Iranian director Mohammad Rasoulof: Regime has always tried to bring 'reign of terror'

The director was recently sentenced to an eight-year prison sentence over his films

Mohammad Rasoulof at 'The Seed Of The Sacred Fig' photocall at the Cannes Film Festival. Getty Images
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Iranian filmmaker Mohammad Rasoulof spoke out at the Cannes Film Festival against the authorities in his native Iran.

“My only message to Iranian cinema is don’t be afraid of intimidation and censorship in Iran,” he stated at a press conference on Saturday for his Cannes competition entry The Seed of the Sacred Fig. “They’re afraid. They’re afraid and they want us to feel afraid.

“They want to discourage us but don’t let yourself be intimidated. They have no other weapon but terror. You have to believe in your liberty. We have to fight for a dignified life in our country.”

Rasoulof, 51, is living in Germany in a safe house since fleeing Iran earlier this month, after receiving the news that he was set to be sentenced to an eight-year spell in prison. Frequently in conflict with the Iranian authorities, due to the nature of his films, he’s experienced jail time before. This time, he decided there was no choice but to leave his homeland.

“It took me two hours to take the decision,” explained Rasoulof, who simply walked out of his house, leaving his belongings behind.

According to the filmmaker, contacts he had made in prison previously helped him cross the border. Waiting in a village in a country he did not want to name, he then reached out to European authorities, who identified him and brought him to Germany. “I’d like to thank everybody ... all those who enabled us to leave Iran,” he said.

While Rasoulof is now living in exile, he used the press conference to express his profound sorrow for those left behind. “My heart is with the actors and members of the team because they had to stay in Iran. I think about them all the time and I hope the restrictions they are encountering will still be lifted.”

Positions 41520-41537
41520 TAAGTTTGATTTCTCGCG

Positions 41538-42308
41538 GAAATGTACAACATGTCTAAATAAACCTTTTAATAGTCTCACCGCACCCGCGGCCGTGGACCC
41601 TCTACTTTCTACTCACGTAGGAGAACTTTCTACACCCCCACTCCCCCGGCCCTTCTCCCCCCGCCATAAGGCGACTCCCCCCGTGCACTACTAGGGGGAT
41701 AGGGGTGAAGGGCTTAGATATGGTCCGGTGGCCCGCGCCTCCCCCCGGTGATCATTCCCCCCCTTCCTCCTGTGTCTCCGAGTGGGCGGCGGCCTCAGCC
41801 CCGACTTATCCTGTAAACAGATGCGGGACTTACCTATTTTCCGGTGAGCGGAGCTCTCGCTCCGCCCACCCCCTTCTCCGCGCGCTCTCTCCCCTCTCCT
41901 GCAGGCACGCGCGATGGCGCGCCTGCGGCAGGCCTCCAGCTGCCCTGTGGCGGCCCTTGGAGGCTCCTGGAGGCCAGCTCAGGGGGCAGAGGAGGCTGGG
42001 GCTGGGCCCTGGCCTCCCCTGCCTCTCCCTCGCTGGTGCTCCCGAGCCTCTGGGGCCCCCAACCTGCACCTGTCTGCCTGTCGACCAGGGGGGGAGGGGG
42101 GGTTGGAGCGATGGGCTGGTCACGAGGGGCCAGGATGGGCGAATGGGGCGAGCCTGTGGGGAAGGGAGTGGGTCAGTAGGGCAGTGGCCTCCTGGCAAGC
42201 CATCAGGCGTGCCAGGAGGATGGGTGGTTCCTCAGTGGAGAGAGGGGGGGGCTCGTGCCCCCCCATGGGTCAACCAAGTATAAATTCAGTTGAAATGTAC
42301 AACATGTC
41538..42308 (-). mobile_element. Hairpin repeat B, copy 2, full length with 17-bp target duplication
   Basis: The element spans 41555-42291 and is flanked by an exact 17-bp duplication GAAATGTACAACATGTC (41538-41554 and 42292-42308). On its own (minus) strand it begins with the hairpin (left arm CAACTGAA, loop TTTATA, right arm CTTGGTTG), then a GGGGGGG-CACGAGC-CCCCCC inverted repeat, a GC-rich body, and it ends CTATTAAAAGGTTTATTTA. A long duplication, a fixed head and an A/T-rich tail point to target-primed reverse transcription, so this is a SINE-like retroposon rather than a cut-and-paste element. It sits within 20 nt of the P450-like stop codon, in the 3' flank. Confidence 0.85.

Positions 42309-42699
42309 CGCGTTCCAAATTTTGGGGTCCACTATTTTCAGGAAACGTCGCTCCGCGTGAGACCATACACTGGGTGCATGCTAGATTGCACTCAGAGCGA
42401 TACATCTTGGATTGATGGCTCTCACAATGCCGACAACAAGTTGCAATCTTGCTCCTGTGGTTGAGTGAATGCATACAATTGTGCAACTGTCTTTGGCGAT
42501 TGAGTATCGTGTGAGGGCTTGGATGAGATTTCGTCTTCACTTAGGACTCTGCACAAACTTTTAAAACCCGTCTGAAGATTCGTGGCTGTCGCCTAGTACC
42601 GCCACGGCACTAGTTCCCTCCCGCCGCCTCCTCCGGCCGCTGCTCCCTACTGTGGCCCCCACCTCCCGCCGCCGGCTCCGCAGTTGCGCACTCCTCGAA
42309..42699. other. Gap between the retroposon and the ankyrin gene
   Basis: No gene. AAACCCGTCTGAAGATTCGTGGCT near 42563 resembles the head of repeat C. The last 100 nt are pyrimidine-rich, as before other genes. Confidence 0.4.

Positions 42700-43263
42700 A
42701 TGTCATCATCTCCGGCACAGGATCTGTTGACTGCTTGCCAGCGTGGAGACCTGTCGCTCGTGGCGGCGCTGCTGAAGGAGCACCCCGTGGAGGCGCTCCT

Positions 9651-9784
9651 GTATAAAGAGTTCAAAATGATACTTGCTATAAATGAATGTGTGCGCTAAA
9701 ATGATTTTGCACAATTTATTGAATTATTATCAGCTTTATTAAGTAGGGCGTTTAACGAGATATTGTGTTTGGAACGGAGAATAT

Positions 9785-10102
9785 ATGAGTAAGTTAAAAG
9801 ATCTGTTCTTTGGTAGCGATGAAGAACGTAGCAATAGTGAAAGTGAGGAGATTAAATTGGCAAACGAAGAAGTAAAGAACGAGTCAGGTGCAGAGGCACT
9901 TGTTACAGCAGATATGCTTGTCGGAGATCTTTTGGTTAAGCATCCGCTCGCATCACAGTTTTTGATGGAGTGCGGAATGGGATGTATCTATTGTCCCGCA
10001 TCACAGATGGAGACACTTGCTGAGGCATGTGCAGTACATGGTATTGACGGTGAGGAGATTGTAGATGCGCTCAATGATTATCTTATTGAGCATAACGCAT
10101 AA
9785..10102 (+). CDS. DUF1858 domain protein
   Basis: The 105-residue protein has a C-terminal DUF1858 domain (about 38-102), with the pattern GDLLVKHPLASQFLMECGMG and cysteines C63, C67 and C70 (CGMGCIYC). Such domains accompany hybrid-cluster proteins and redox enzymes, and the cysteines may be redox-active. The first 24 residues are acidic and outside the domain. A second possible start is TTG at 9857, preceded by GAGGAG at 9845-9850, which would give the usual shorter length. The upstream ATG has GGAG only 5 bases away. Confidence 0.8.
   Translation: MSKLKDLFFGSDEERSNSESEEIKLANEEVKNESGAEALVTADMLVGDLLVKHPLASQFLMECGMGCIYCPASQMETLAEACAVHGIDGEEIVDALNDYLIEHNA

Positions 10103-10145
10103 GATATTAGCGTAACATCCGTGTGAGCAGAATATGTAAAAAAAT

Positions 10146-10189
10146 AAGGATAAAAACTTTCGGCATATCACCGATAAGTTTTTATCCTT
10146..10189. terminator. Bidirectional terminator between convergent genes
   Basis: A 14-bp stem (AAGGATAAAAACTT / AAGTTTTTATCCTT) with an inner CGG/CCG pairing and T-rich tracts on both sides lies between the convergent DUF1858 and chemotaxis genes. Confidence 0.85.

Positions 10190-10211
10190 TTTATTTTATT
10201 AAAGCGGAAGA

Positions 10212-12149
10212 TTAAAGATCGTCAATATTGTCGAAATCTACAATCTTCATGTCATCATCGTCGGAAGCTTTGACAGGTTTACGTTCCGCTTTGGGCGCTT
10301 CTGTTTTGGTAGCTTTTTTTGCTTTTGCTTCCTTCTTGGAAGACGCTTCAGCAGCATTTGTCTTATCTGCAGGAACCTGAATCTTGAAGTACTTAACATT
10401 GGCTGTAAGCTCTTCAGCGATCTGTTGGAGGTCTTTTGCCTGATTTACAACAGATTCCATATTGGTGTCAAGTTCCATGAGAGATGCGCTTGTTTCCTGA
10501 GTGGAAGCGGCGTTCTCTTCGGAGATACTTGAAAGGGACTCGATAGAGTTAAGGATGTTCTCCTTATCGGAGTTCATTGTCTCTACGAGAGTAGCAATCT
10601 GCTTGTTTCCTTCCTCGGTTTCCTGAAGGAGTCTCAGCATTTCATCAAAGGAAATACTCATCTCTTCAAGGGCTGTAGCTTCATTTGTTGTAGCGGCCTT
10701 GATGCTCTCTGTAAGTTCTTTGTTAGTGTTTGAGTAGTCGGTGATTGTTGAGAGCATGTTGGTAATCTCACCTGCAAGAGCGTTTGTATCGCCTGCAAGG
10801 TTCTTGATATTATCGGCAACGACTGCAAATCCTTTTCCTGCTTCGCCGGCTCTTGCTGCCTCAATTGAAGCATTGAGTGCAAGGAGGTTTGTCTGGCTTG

The Seed of the Sacred Fig, which is in the running for the prestigious Palme d’Or prize, tells the story of a family man named Iman (Missagh Zareh) who has been appointed an investigator for the Iranian authorities, a job that will put him in direct conflict with his wife and two daughters.

Running at nearly three hours, the film received a huge standing ovation when it premiered on Friday, with the audience cheering lines of dialogue during the screening.

Rasoulof spoke about the restrictions the film was shot under, and how he has learnt to avoid the Iranian Secret Services by not using his mobile phone, which the authorities can use to trace him.

“Our life is fairly similar to gangsters, except we are gangsters of the cinema,” he joked. “Which we repeated to each other during the filming. We said if we want to deal in cocaine, it would actually be easier.”

The director also questioned the Iranian authorities. “What are they really afraid of? Why are they so afraid of the stories we tell in our films? They try to repress independent cinema. They are so afraid of art house films that they’re prepared to prevent the filming of such kinds of films.

“But don’t be impressed by all this propaganda, and all these attempts at intimidation by the Iranian government. Remain true to your own beliefs and uphold your freedom of expression.”

Refusing to be cowed, Rasoulof added: “The Islamic Republic is capable of anything and everything. It has always tried to bring about a reign of terror through the media, or even physical terror. The regime is capable of everything. What I tried to concentrate on is my own aims during this voluntary exile.

“In other words, I want to tell the stories I still have within me, stories about my people. I want to tell these stories to people of the world.”

Updated: May 25, 2024, 12:45 PM